In a recent article by AOL Small Business, many small business owners will start to see financial relief when it comes to government-backed loans in an economy that's slowly on the upswing.
According to a report in CNN Money, the Small Business Administration's 7(a) lending program reportedly supported 37% more loans in the quarter ending December 31st, processing 12,393 loans for a total of $3.8 billion, a 37% increase from a year ago.
Out of the entire small business lending world, loans granted by the SBA to small businesses only make up a very small portion. The fact that there is an increase is a good sign for the days to come in our country where many companies are still reeling.
Historically, we've been able to measure the enthusiasm of banks to give credit to startups and burgeoning small businesses by the number of SBA loans that are granted. The 7 (a) Loan Program and other initiatives guarantee part of the money that banks lend to qualifying businesses. The banks love this particular point because if a business that has been given loan defaults, the government has to pay it back.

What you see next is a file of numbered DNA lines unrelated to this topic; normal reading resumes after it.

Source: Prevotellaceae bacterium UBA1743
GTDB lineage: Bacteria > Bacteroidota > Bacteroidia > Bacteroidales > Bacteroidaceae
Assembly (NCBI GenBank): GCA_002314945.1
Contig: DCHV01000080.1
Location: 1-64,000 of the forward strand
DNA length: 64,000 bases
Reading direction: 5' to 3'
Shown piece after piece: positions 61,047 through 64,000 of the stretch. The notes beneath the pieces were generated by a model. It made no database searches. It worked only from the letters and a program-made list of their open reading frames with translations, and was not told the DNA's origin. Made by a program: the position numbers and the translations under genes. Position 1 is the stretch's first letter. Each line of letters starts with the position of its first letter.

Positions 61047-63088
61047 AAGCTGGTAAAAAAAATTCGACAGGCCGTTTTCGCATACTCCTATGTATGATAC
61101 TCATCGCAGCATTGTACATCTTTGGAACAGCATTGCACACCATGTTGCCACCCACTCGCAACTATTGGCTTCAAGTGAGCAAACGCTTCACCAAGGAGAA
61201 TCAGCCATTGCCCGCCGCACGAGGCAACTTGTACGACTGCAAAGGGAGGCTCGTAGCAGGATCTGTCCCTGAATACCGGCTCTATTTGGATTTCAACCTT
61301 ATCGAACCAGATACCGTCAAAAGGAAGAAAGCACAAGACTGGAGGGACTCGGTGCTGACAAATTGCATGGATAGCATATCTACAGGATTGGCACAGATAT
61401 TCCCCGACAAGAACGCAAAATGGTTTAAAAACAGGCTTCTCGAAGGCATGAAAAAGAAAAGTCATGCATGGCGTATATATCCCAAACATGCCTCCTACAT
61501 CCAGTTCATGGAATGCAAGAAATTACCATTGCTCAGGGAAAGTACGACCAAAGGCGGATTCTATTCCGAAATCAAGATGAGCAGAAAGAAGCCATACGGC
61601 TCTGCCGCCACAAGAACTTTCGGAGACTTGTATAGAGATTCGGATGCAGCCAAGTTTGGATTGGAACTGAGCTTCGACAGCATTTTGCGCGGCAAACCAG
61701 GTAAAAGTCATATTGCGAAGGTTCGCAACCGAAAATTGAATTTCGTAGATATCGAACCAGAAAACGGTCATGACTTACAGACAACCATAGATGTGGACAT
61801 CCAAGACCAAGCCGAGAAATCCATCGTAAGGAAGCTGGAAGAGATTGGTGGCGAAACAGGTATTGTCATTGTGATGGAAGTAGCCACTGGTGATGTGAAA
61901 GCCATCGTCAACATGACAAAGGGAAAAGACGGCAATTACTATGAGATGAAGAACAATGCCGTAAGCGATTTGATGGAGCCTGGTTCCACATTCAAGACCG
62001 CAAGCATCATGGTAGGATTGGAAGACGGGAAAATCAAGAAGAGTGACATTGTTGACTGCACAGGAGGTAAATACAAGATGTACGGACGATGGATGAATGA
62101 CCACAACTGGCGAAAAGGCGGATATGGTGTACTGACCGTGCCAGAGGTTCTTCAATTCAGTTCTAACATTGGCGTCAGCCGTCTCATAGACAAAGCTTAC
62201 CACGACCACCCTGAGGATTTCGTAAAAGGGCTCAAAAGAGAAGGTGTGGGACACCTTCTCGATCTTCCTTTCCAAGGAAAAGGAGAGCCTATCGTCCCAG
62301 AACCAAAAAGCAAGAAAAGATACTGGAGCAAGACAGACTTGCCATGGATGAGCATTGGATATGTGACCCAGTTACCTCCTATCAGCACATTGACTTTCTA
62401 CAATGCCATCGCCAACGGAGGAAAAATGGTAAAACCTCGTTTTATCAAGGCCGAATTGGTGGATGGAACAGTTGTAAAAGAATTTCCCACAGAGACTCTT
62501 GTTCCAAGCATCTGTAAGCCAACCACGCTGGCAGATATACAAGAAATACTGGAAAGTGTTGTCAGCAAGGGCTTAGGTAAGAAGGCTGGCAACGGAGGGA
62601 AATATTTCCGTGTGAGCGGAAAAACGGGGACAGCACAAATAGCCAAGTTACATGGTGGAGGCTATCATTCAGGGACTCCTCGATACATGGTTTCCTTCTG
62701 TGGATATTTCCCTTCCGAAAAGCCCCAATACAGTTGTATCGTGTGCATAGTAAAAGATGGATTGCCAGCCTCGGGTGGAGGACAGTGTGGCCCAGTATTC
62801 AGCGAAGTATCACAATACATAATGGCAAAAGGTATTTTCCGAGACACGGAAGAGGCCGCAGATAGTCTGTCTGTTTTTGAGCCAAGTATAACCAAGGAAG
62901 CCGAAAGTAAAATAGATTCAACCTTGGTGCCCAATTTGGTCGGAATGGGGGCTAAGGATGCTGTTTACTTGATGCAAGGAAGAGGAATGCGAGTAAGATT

With the Recovery Act being passed last year, the $375 million that was offered gave the opportunity to cut fees for small business owners that were seeking loans as well as increase the amount by as much as 90%. An additional $125 million stimulus package was implemented in late December that has helped approve more loans.
On top of the existing funding in place, the SBA plans to provide more in the future and work harder to improve its stimulus measures. The House of Representatives passed a bill in December that will add another $354 million into the system, going toward extending waived fees and increasing guarantee amounts for loans. The Senate is currently reviewing the bill.
Although the results have been slow, they have been improving from small businesses; a sign that the economy will head towards a full recovery.